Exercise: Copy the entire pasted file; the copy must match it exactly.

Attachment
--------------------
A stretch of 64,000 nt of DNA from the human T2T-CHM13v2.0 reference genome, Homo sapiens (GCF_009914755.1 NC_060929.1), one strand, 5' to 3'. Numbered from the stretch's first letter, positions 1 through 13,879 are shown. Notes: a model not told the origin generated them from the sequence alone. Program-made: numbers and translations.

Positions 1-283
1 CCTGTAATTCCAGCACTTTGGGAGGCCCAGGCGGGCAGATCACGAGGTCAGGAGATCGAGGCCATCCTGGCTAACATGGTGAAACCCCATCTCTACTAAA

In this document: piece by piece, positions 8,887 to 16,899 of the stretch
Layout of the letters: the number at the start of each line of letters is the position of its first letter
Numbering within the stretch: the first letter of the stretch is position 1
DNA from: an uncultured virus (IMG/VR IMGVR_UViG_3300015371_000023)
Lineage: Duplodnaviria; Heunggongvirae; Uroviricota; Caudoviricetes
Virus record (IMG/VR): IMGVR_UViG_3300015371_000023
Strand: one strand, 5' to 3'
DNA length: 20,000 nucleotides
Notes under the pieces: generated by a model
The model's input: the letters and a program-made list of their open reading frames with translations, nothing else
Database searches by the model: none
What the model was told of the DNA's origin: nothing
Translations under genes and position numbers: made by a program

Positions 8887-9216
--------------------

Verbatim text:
A stretch of 64,000 nt of DNA from the human T2T-CHM13v2.0 reference genome, Homo sapiens (GCF_009914755.1 NC_060929.1), one strand, 5' to 3'. Numbered from the stretch's first letter, positions 1 through 13,879 are shown. Notes: a model not told the origin generated them from the sequence alone. Program-made: numbers and translations.

Positions 1-283
1 CCTGTAATTCCAGCACTTTGGGAGGCCCAGGCGGGCAGATCACGAGGTCAGGAGATCGAGGCCATCCTGGCTAACATGGTGAAACCCCATCTCTACTAAA

In this document: piece by piece, positions 8,887 to 16,899 of the stretch
Layout of the letters: the number at the start of each line of letters is the position of its first letter
Numbering within the stretch: the first letter of the stretch is position 1
DNA from: an uncultured virus (IMG/VR IMGVR_UViG_3300015371_000023)
Lineage: Duplodnaviria; Heunggongvirae; Uroviricota; Caudoviricetes
Virus record (IMG/VR): IMGVR_UViG_3300015371_000023
Strand: one strand, 5' to 3'
DNA length: 20,000 nucleotides
Notes under the pieces: generated by a model
The model's input: the letters and a program-made list of their open reading frames with translations, nothing else
Database searches by the model: none
What the model was told of the DNA's origin: nothing
Translations under genes and position numbers: made by a program

Positions 8887-9216